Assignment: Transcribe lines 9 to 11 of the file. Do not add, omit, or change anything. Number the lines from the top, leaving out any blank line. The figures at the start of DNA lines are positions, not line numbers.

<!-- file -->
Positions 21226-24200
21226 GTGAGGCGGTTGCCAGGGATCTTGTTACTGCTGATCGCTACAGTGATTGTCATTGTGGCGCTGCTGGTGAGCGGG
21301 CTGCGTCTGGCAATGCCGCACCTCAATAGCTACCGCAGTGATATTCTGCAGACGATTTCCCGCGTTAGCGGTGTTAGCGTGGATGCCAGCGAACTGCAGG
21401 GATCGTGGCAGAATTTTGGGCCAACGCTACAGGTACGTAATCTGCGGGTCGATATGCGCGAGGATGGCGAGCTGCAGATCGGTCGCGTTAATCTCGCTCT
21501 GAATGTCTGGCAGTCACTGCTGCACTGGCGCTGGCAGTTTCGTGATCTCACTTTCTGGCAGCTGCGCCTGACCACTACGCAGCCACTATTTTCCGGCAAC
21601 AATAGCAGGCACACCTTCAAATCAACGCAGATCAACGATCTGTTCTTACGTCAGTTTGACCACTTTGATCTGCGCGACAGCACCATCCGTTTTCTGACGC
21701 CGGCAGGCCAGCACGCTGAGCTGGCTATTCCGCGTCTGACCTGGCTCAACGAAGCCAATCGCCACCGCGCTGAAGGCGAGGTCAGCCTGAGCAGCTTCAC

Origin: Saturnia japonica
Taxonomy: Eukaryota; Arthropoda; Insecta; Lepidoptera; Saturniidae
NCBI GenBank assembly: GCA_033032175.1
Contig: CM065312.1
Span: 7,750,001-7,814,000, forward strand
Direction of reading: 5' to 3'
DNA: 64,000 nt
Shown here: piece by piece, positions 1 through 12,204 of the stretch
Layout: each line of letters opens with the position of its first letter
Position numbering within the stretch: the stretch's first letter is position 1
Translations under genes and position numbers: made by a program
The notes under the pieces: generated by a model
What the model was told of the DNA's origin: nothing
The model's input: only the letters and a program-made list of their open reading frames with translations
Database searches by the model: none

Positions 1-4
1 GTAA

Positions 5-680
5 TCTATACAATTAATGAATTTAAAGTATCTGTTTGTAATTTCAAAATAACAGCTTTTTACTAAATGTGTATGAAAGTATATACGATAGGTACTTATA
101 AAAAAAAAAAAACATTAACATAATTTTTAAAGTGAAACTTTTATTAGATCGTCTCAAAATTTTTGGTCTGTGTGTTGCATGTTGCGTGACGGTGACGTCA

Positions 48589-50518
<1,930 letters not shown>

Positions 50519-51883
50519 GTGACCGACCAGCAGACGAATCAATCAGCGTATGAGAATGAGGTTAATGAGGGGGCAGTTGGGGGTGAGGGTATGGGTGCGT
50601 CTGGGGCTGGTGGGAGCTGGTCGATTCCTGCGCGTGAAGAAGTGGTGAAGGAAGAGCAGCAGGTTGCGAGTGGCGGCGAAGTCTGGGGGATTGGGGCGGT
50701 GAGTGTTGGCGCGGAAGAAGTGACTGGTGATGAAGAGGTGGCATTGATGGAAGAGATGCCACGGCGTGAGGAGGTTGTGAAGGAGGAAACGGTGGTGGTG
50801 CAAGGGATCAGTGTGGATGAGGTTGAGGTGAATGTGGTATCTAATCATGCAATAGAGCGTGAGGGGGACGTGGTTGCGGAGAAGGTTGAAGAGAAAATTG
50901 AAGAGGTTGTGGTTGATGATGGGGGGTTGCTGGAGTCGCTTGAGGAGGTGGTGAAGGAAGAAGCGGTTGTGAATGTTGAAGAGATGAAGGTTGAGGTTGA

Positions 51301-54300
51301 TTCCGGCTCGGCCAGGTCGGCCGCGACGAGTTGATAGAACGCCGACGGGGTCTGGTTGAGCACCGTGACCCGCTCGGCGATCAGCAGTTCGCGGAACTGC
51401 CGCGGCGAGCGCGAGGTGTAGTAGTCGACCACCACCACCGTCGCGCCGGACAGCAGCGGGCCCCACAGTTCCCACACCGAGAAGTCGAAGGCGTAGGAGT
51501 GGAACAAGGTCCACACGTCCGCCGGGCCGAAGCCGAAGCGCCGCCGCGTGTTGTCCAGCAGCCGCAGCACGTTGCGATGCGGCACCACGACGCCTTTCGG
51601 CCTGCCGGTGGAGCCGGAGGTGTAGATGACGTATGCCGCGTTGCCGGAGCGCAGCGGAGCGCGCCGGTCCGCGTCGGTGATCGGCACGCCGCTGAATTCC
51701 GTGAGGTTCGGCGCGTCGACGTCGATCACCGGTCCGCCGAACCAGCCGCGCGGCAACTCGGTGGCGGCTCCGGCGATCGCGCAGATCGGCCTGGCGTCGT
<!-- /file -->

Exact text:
Taxonomy: Eukaryota; Arthropoda; Insecta; Lepidoptera; Saturniidae
NCBI GenBank assembly: GCA_033032175.1
Contig: CM065312.1